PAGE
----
The Durban circus continues

The UN’s anti-racism conference continues in Geneva but it’s hard to see how this event will achieve anything other than an even greater split between the West and the rest.

The Australian media has covered the event in a fairly predictable way (and only the public, through letter writing, has allowed the debate to flourish).

For mainstream Jewish groups, their suffering is all that matters, their pain, their issues, their oppression. The Palestinians may be under Israeli occupation, largely supported by the Jewish Diaspora, but Arabs should really just stop whinging about it.

Here’s the latest.

Iranian President Mahmoud Ahmadinejad, who allegedly excised the worst form of Holocaust denial from his speech, has been barred from speaking at a Swiss University due to Zionist pressure. Frankly, the man should be allowed to speak, so he can be challenged strongly, not least encouraged to read some history books about World War II. Let’s not forget, though, that Iran is far more pragmatic than her critics ever want to admit.

A number of pro-Ahmadinejad bloggers praised his speech, however:

Madreseh Ma (”Our School”) says [fa] that the Durban conference became Ahmadinejad’s conference. “What Ahmadinejad did can not be wiped off history’s memory. Now the West is afraid of Iran participating in any conference on racism.”

Paberhnegan (”Bare Foot People”) writes [fa] that Ahmadinejad’s performance in Geneva mad the Iranian people rejoiced. “He does not need to do any publicity for his electoral campaign. What he does is the best publicity.”

Israeli bloggers were less supportive.

The Israeli press is reporting that the Foreign Ministry is pleased with the shambles of Durban (thanks in no small part to Ahmadinejad).

A progressive pro-Israel lobbyist in the US, MJ Rosenberg, seems to have missed the point of the Iranian leader’s speech. The fact that many Western diplomats walked out of his speech didn’t mean the world regarded him as a “boob”. In fact, the vast majority of the delegates sat in their seats and didn’t move an inch. Ahmadinejad is seen as a hero to many precisely because so many in the West refuse to even hear him speak. Short-term grabs for TV are not a substitute for robust policy towards the Islamic Republic.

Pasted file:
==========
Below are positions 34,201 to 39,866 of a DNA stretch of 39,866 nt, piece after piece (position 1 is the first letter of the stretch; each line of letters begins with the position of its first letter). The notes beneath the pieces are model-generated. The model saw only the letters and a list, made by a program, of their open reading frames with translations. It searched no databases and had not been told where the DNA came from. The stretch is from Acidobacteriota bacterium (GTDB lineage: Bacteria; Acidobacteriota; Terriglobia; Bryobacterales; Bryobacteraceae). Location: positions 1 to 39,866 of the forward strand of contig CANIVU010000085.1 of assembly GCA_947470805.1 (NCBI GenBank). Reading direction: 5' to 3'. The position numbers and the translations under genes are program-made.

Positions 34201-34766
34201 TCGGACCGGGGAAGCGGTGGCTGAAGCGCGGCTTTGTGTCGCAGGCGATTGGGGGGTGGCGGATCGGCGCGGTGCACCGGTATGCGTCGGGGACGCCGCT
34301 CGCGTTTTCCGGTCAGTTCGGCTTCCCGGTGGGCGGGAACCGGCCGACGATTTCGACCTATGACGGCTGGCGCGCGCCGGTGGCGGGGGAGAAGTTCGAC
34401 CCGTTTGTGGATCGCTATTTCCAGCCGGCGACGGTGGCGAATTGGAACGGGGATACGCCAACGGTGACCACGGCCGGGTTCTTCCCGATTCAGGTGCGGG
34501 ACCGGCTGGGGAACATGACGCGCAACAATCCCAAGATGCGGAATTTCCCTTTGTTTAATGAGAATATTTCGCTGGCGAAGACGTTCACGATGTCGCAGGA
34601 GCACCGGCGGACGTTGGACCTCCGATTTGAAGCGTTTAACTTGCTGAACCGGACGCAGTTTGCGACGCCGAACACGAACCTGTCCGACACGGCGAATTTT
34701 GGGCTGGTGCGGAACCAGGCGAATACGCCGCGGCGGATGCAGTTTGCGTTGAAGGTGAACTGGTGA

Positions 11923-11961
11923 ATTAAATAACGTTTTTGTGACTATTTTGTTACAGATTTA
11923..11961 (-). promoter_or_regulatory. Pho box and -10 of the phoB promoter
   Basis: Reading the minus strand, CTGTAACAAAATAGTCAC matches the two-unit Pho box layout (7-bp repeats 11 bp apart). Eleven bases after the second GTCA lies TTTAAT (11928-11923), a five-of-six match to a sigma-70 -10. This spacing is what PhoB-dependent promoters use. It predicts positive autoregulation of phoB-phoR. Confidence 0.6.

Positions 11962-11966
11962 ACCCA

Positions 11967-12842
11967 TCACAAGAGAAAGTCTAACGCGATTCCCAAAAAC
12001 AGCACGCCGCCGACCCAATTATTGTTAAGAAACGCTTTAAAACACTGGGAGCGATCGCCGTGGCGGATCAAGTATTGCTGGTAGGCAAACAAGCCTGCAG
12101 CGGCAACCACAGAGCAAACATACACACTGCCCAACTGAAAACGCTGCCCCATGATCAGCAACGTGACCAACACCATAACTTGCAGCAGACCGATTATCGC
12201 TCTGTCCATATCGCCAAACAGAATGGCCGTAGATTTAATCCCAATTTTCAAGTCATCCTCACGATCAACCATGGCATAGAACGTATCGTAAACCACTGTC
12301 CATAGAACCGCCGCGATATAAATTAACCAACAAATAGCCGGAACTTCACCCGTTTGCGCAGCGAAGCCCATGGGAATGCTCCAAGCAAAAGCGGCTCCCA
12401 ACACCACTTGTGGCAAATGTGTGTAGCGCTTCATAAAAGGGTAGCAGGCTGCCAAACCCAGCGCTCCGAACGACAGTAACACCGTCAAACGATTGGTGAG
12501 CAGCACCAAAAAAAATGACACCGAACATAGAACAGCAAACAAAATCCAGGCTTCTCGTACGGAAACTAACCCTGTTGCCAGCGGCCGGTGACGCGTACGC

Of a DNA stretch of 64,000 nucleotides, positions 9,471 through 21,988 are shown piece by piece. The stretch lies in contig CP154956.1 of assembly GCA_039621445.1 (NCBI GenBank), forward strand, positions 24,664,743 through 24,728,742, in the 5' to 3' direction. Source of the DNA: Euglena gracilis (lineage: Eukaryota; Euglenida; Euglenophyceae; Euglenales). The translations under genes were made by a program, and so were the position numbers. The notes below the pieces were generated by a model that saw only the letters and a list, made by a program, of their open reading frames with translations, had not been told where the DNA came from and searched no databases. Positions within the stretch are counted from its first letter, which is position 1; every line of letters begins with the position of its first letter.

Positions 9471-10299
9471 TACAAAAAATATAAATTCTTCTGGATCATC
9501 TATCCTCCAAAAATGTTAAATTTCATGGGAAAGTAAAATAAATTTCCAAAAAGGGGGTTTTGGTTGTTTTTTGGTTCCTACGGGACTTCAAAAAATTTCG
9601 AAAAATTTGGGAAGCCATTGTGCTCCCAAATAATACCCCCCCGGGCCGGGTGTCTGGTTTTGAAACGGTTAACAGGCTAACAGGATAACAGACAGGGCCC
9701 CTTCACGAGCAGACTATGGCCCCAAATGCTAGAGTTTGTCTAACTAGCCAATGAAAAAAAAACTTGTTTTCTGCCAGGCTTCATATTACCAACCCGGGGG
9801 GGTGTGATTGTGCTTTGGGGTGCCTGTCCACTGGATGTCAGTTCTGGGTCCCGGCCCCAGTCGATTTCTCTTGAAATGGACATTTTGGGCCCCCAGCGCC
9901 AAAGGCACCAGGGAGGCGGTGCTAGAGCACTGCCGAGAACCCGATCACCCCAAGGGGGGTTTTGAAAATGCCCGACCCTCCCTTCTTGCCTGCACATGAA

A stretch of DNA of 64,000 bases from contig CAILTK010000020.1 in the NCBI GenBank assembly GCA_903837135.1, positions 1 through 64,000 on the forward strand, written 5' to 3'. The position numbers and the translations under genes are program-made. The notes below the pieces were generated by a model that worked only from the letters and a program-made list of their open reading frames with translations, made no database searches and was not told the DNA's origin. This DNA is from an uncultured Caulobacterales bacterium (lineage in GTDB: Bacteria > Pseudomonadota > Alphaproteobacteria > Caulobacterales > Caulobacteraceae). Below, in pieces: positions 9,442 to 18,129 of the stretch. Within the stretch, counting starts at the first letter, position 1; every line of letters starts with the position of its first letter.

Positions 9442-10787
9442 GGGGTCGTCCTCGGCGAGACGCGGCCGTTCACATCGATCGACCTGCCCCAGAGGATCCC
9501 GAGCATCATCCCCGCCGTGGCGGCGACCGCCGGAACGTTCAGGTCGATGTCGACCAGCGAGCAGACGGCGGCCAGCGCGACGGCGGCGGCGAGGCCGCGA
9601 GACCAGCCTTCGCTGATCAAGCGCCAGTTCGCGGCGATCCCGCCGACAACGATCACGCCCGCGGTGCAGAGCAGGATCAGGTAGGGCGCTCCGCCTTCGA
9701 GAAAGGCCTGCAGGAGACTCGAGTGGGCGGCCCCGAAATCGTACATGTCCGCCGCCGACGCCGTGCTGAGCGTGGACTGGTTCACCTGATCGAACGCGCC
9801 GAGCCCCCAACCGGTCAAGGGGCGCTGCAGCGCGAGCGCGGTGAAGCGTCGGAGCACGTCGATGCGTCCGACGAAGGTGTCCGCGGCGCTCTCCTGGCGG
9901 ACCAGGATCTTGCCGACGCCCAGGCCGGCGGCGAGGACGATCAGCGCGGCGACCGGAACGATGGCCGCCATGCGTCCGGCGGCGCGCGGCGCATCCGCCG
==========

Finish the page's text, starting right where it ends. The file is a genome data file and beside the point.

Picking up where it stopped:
It’s also interesting to note that the Orthodox anti-Zionists Neturei Karta protested in Jerusalem yesterday, on Holocaust Remembrance Day, and claimed “Zionists cynically abuse the Holocaust for their own purposes”. It’s hard to disagree with this assessment. Although Darfur has become the issue du jour for many Zionist fanatics (not because they care about the people there but because it takes the spotlight away from Palestine), too many Jews continue to rant and rave about the uniqueness of the Jewish Holocaust while at the same denying or ignoring the crimes being committed by Israel in Palestine. Witness a piece in today’s Melbourne Age on this very point. This shows a very selective concern for human rights.

The purpose of Durban remains essential, namely finding ways to address genuine human rights issues across the globe. Israel should not be protected from criticism or abuse. It’s a normal country, like any other. This is not 1939 Berlin. We are constantly told by Zionists that Israel is a strong and robust democracy…yet the world’s leading body, the UN, is apparently not allowed to even talk about abuses in Palestine.

Nobody in their right mind would suggest that Libya, Iran or Cuba should lecture the world on human rights, but neither should the US, Britain or Israel. Everybody’s hands are dirty.

At least most of the world can understand the reasons the West is in the dock; its ongoing support for dictatorships and occupations everywhere.

Israel’s brutal military occupation of Palestine – with no end in sight – is a legitimate subject of mature discussion. Who’s afraid of that?

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